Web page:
There was a phase in my life when I’d go for a lot of long, aimless drives. I’d get in the car and head nowhere in particular, not looking for anyplace to stop and do anything, just looking for another road. I’d wind around and around, hoping that maybe, just maybe, I’d get lost for awhile. Getting lost isn’t a problem when I don’t have anywhere in particular to go, and instead it turns into sort of an adventure, figuring out how to get back to anything that’s familiar. I guess I like to entertain myself by getting in and out of scrapes.
I don’t do that very much anymore, probably because I drive a lot almost all the time, so driving for entertainment value has lost its luster. But the other day after work I took a rather circuitous path home, instead of doing what I usually do, which is to go straight home in order to be done with the day as quickly as possible. It was a pretty bad day, with moments of spectacular awfulness, and at the end of it all, when I got into my car to drive home, I had to put my head down on my steering wheel and cry for awhile. Sometimes I just get tired.
So I started home, but then deliberately took the wrong exit and wandered my car through the country, further and further from my house. Something about being in the car with no companion but whatever songs are playing helps clear my head. In my life, I’ve driven past a lot of fields and falling-down barns while I was angry or sad or sick of it all, driving and driving until I wasn’t angry or sad or sick of it all anymore. Maybe I was hoping that it would also be a cure for weariness. So I drove.
And it was while I was driving that I could’ve died. I guess that’s a stupid thing to write, because all things considered, I could die anytime I drive anywhere. When you think about it, there’s always a lot of faith involved in traveling from Point A to Point B. But while most of my drives are completely without incident (so much so that my commutes these days largely happen on autopilot and if I try to remember the act of driving to work or driving home, I can’t actually do it), this time, there was indeed an incident. I lost control of the car.
Now, folks who do or have done any amount of driving at all in rural areas know that sometimes there isn’t going to be any pavement. And the thing about driving on a dirt road is that you have to slow the fuck down, especially when transitioning from pavement to dirt. I know this, and I saw that I was approaching an end to the pavement and I did indeed slow the fuck down. But not enough, I guess, because as soon as my tires hit the dirt, my car started to skid. I got it back, or so I thought, because it skidded again, worse, and headed off the road, toward a tree. Of course, this only took a couple of seconds, but it’s one of those things, you know, when you’re facing imminent disaster, your brain somehow manages to bend time and you experience it all in slow-motion, as if what you need in those few seconds is to think clearly, relax, and really savor the approach of your possible demise. When you’re at the point that your car is driving itself toward a tree, you’re really just along for the ride.
It’s in those kinds of seconds when people say their lives flash before their eyes. Maybe they mean that they see what’s important to them. My life has never flashed before my eyes, so I wonder how it works. If it’s like a movie or a series of shop windows filled with vignettes. You know what I thought right then? I thought “What a perfect end to a perfect day” because apparently even possibly dying isn’t enough to turn off my sense of Sarcastic Bastard. It is strong in me.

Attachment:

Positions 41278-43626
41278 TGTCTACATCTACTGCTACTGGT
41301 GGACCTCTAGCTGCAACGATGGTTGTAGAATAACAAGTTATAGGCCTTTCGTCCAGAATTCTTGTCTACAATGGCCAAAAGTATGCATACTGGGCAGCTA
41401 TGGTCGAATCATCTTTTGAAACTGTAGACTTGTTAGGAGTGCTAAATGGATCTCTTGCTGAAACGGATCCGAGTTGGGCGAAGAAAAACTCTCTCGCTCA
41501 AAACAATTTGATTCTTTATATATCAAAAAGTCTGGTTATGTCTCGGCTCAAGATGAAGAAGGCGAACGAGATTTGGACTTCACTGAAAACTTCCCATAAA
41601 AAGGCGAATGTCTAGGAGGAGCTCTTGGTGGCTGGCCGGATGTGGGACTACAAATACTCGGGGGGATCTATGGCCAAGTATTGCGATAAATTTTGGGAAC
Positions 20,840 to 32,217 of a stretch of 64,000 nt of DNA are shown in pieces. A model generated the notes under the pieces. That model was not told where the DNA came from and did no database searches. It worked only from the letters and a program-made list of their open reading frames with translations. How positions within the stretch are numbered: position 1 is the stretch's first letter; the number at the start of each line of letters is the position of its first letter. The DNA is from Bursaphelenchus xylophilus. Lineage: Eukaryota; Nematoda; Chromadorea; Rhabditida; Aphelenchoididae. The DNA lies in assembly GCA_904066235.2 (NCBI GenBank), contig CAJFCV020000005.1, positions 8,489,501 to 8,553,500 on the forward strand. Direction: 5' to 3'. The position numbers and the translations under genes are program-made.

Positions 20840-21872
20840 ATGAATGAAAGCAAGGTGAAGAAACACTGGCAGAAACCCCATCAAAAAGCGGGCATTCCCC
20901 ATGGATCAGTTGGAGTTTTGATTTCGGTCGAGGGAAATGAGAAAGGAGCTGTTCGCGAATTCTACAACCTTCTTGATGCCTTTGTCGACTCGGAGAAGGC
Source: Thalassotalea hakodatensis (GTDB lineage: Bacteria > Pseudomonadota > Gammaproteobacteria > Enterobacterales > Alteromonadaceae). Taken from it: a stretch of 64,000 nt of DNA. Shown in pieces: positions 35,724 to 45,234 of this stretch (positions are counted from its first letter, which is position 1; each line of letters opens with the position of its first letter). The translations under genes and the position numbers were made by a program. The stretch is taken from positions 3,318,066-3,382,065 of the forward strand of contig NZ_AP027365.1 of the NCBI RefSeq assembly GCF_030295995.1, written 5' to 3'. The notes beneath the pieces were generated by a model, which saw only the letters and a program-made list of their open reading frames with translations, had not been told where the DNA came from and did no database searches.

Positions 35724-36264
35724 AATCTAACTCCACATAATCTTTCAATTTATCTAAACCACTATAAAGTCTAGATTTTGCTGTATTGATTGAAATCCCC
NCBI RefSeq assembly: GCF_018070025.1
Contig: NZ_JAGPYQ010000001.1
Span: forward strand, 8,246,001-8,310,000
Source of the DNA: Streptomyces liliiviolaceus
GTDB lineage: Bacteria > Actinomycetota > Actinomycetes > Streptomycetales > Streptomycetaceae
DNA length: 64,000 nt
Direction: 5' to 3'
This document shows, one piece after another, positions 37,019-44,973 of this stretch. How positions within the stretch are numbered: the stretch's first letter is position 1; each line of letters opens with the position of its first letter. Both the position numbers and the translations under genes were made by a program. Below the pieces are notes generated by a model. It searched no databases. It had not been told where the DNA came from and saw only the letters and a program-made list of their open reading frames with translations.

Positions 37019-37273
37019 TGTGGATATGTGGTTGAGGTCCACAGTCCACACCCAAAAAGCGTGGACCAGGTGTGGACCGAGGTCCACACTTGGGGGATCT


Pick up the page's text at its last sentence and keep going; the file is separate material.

But then of course I didn’t die. I am not writing this from beyond the grave, because even though I don’t really do much blogging anymore, I’m fairly certain that when I’m dead, I’ll give it up entirely. I didn’t hit the tree. I was really close to it, but I miraculously stopped about a foot away. Time sped back up again, and I could see the clouds of dirt swirling in the air where my car had skidded, I could see how close I’d come to hitting the tree. I laughed. I suppose it was that nervous oh-ha-ha-I-nearly-died laughter. And I drove away unscathed, listening to rocks fall out of my undercarriage. Listening to rocks, and Neko Case. Because a song was playing the whole time, though my brain had temporarily shut down my ability to hear in those few seconds of maybe-I’ll-die, and the whole experience was eerily silent.
The song that was playing was “Middle Cyclone” from Neko Case’s album of the same name, and it’s one of the fucking saddest songs I’ve ever heard in my entire life. Are you familiar with it? I’ll give you a few moments (I realize that my sales pitch for listening to it was really good):
This song fairly reliably can make me sob. There’s something about the girlish hope of a music box that makes something inside of me crumple like paper, and by the time the song gets to “I lie across the path waiting/ just for a chance to be/ a spiderweb trapped in your lashes/ for that, I would trade you my empire for ashes” I’m pretty much done for. I mean seriously, how sad is that? I’ll be a temporary nuisance that clouds your view for a couple of seconds before you brush it aside and continue on your way? I wish I didn’t know how that felt, settling even for that, but I do. I’ve been that stupid.
Anyhow, you know, thanks to shuffle for emotionally kicking me in the guts mere seconds after I nearly hit a tree with my car.
So I went home. And I looked at my face in the bathroom mirror, surprised by how many freckles I’ve gotten on my nose and under my eyes this summer. When did I get them? I didn’t notice them before. And then I curled up on my bed, thinking about how when something like that happens — near run-in with a tree, Neko Case, noticing of freckles (I don’t mind the freckles) — someone should be around to give me a hug. But hey, at least I have a dog.